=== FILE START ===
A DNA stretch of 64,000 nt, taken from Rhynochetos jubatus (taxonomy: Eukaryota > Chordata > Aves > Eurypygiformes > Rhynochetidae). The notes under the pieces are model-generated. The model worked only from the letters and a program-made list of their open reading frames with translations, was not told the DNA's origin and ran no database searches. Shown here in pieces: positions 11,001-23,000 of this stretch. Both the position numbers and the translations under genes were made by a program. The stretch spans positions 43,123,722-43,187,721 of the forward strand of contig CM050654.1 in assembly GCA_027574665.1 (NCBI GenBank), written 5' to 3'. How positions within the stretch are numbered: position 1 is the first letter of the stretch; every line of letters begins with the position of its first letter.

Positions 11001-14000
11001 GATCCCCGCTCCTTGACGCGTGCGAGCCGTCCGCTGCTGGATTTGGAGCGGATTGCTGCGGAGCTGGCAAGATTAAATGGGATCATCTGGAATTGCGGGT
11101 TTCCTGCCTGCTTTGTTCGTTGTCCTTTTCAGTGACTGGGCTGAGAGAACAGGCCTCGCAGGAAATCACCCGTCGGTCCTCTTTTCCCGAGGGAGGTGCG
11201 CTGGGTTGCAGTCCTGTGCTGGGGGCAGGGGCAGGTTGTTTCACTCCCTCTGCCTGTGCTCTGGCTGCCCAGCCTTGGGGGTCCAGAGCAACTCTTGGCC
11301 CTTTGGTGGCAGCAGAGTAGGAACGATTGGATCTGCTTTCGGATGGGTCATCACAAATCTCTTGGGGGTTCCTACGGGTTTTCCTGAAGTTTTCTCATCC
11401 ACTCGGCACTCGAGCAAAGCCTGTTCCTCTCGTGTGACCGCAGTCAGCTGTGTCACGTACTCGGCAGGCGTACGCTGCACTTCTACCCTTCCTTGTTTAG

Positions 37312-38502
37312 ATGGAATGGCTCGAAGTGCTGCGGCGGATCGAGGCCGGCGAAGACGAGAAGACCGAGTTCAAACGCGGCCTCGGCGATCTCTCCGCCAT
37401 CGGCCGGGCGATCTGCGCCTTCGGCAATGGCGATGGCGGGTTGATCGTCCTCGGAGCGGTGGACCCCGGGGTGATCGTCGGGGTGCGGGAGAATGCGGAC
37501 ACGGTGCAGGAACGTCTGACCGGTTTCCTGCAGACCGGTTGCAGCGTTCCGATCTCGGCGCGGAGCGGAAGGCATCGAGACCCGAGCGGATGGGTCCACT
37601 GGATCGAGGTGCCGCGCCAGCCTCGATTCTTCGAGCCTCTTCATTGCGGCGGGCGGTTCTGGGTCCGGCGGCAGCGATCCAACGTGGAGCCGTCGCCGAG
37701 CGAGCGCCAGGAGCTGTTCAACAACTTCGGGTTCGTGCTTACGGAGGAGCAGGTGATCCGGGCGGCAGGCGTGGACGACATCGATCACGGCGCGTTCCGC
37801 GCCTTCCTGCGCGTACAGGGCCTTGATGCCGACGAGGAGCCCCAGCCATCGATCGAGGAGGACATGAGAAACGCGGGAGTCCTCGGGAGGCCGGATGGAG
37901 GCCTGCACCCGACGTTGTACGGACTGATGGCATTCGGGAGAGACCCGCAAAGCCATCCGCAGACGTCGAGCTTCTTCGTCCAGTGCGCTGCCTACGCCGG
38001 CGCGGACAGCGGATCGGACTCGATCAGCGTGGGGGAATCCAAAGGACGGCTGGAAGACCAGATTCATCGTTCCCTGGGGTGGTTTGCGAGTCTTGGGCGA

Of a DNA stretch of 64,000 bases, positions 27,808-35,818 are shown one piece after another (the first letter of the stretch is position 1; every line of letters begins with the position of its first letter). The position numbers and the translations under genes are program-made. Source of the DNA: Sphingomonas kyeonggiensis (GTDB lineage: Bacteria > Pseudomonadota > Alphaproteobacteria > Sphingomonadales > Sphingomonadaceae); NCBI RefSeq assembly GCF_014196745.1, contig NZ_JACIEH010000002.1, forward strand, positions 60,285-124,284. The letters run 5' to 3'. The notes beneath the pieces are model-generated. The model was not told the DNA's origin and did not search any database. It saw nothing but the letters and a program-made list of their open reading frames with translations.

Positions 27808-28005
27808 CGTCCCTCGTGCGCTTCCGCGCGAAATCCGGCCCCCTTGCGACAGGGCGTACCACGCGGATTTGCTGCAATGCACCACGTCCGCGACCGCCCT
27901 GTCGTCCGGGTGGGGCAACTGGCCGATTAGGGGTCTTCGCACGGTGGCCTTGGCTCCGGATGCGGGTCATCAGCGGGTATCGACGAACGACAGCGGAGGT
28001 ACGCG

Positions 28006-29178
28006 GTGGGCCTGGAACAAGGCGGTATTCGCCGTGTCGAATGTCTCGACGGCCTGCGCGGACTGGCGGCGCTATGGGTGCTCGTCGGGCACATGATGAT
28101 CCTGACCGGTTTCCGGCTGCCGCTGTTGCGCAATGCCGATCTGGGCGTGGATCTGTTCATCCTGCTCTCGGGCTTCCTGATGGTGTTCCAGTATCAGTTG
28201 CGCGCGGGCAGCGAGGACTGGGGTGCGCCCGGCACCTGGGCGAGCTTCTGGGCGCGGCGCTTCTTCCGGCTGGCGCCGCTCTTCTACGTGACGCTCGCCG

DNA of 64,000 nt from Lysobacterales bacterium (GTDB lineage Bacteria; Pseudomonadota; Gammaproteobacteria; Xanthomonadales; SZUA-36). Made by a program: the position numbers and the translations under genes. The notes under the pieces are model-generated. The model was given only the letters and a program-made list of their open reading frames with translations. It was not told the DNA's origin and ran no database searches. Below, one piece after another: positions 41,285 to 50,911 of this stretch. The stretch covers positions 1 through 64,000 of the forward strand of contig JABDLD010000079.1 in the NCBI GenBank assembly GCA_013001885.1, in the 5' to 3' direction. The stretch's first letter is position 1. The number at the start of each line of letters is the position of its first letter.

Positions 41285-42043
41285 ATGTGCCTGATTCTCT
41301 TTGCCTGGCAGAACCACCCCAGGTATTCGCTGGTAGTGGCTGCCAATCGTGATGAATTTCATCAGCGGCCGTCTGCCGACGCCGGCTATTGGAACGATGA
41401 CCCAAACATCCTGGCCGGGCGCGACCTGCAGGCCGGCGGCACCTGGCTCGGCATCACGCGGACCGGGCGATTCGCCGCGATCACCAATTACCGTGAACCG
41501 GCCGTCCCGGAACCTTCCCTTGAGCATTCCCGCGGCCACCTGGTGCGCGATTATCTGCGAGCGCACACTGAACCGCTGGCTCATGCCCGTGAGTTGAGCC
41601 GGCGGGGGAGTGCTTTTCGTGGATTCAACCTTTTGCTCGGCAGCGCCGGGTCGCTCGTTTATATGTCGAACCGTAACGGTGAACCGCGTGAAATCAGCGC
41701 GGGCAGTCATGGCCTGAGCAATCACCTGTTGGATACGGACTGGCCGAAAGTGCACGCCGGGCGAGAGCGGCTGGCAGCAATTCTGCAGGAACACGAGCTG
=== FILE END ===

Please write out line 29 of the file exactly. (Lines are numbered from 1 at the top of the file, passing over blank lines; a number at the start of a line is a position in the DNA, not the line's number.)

41301 TTGCCTGGCAGAACCACCCCAGGTATTCGCTGGTAGTGGCTGCCAATCGTGATGAATTTCATCAGCGGCCGTCTGCCGACGCCGGCTATTGGAACGATGA